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Buzzing the brain with electricity can boost working memory

March 14, 2017

Scientists have uncovered a method for improving short-term working memory, by stimulating the brain with electricity to synchronise brain waves.

Researchers at Imperial College London found that applying a low voltage current can bring different areas of the brain in sync with one another, enabling people to perform better on tasks involving working memory.

The hope is that the approach could one day be used to bypass damaged areas of the brain and relay signals in people with traumatic brain injury, stroke or epilepsy.

The brain is in constant state of chatter, with this activity seen as brainwaves oscillating at different frequencies and different regions keeping a steady 'beat'.

In a small study, published today in the journal eLife, the Imperial team found that applying a weak electrical current through the scalp helped to align different parts of the brain, synchronising their brain waves and enabling them to keep the same beat.

"What we observed is that people performed better when the two waves had the same rhythm and at the same time," said Dr Ines Ribeiro Violante, a neuroscientist in the Department of Medicine at Imperial, who led the research.

In the trial, carried out in collaboration with University College London, the team used a technique called transcranial alternating current stimulation (TACS) to manipulate the brain's regular rhythm.

They found that buzzing the brain with electricity could give a performance boost to the same memory processes used when people try to remember names at a party, telephone numbers, or even a short grocery list.

Dr Violante and team used TCAS to target two brain regions - the middle frontal gyrus and the inferior parietal lobule - which are known to be involved in working memory.

Ten volunteers were asked to carry out a set of memory tasks of increasing difficulty while receiving theta frequency stimulation to the two brain regions at slightly different times (unsynchronised), at the same time (synchronous), or only a quick burst (sham) to give the impression of receiving full treatment.

In the working memory experiments, participants looked at a screen on which numbers flashed up and had to remember if a number was the same as the previous, or in the case of the harder trial, if it the current number matched that of two-numbers previous.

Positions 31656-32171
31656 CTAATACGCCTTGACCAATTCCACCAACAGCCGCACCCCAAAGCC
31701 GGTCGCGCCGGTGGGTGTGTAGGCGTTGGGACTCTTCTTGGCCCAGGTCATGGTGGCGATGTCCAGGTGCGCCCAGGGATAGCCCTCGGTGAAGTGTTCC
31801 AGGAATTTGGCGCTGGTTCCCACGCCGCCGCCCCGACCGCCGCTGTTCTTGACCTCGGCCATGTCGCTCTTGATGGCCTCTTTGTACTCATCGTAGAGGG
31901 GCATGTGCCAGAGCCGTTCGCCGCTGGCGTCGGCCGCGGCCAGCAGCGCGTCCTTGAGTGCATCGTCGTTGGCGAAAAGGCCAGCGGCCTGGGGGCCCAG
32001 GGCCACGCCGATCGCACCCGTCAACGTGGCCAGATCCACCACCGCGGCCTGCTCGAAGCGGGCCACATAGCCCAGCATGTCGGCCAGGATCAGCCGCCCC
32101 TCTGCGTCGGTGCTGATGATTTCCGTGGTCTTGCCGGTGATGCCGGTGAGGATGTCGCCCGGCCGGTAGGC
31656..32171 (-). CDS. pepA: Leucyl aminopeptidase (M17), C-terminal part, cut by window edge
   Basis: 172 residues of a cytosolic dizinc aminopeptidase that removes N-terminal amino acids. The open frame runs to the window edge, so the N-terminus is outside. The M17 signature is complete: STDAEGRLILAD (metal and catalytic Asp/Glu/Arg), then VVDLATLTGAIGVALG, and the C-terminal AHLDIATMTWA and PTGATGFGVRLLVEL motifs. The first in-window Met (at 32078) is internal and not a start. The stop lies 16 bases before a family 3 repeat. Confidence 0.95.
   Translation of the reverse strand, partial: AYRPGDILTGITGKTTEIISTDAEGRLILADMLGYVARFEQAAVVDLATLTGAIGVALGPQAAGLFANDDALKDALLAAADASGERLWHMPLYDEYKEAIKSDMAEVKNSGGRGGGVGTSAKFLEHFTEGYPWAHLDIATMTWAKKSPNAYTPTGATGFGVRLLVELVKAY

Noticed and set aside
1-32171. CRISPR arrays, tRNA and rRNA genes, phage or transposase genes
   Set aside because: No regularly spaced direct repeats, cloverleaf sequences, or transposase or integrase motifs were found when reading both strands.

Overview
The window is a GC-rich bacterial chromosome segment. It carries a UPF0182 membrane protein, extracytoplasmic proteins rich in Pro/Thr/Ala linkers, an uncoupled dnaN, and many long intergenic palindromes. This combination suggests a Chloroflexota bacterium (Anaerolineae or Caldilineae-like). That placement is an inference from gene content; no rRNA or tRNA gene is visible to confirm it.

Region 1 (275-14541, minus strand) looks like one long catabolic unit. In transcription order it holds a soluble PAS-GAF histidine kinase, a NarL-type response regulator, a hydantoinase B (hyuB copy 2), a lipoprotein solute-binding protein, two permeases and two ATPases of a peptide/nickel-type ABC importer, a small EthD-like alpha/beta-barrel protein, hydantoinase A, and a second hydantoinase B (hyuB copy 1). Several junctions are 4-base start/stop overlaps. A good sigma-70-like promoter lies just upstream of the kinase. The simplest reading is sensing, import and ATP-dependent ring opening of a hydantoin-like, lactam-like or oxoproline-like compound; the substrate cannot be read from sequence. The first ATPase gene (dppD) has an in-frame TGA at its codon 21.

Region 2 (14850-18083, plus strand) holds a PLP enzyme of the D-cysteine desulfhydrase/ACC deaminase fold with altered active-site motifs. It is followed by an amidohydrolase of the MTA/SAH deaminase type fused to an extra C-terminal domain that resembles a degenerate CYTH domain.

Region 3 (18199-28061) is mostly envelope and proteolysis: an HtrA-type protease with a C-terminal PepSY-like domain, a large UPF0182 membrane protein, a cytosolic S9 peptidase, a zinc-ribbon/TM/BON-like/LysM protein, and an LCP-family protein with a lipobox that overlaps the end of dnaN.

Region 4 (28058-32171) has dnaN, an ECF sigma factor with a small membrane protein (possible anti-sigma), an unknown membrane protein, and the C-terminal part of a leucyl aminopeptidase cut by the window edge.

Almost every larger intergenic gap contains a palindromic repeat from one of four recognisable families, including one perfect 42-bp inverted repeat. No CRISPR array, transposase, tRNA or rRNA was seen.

Results showed that when the brain regions were stimulated in sync, reaction times on the memory tasks improved, especially on the harder of the tasks requiring volunteers to hold two strings of numbers in their minds.

"The classic behaviour is to do slower on the harder cognitive task, but people performed faster with synchronised stimulation and as fast as on the simpler task," said Dr Violante.

Previous studies have shown that brain stimulation with electromagnetic waves or electrical current can have an effect on brain activity, the field has remained controversial due to a lack of reproducibility.

But using functional MRI to image the brain enabled the team to show changes in activity occurring during stimulation, with the electrical current potentially modulating the flow of information.

"We can use TACS to manipulate the activity of key brain networks and we can see what's happening with fMRI," explained Dr Violante.

"The results show that when the stimulation was in sync, there was an increase in activity in those regions involved in the task. When it was out of sync the opposite effect was seen."

However, one of the major hurdles for making such a treatment widely available is the individual nature of people's brains. Not only do the electrodes have to get the right frequency, but target it to the right part of the brain and get the beat in time.

Dr Violante added: "We use a very cheap technique, and that's one of the advantages we hope it will bring if it's translatable to the clinic.

"The next step is to see if the brain stimulation works in patients with brain injury, in combination with brain imaging, where patients have lesions which impair long range communication in their brains.

"The hope is that it could eventually be used for these patients, or even those who have suffered a stroke or who have epilepsy."

Professor David Sharp, a neurologist in Imperial's Department of Medicine and senior author on the paper, added: "We are very excited about the potential of brain stimulation to treat patients. I work with patients who often have major problems with working memory after their head injuries, so it would be great to have a way to enhance our current treatments, which may not always work for them.

"Our next step is to try the approach out in our patients and we will see whether combining it with cognitive training can restore lost skills."
-end-


Imperial College London

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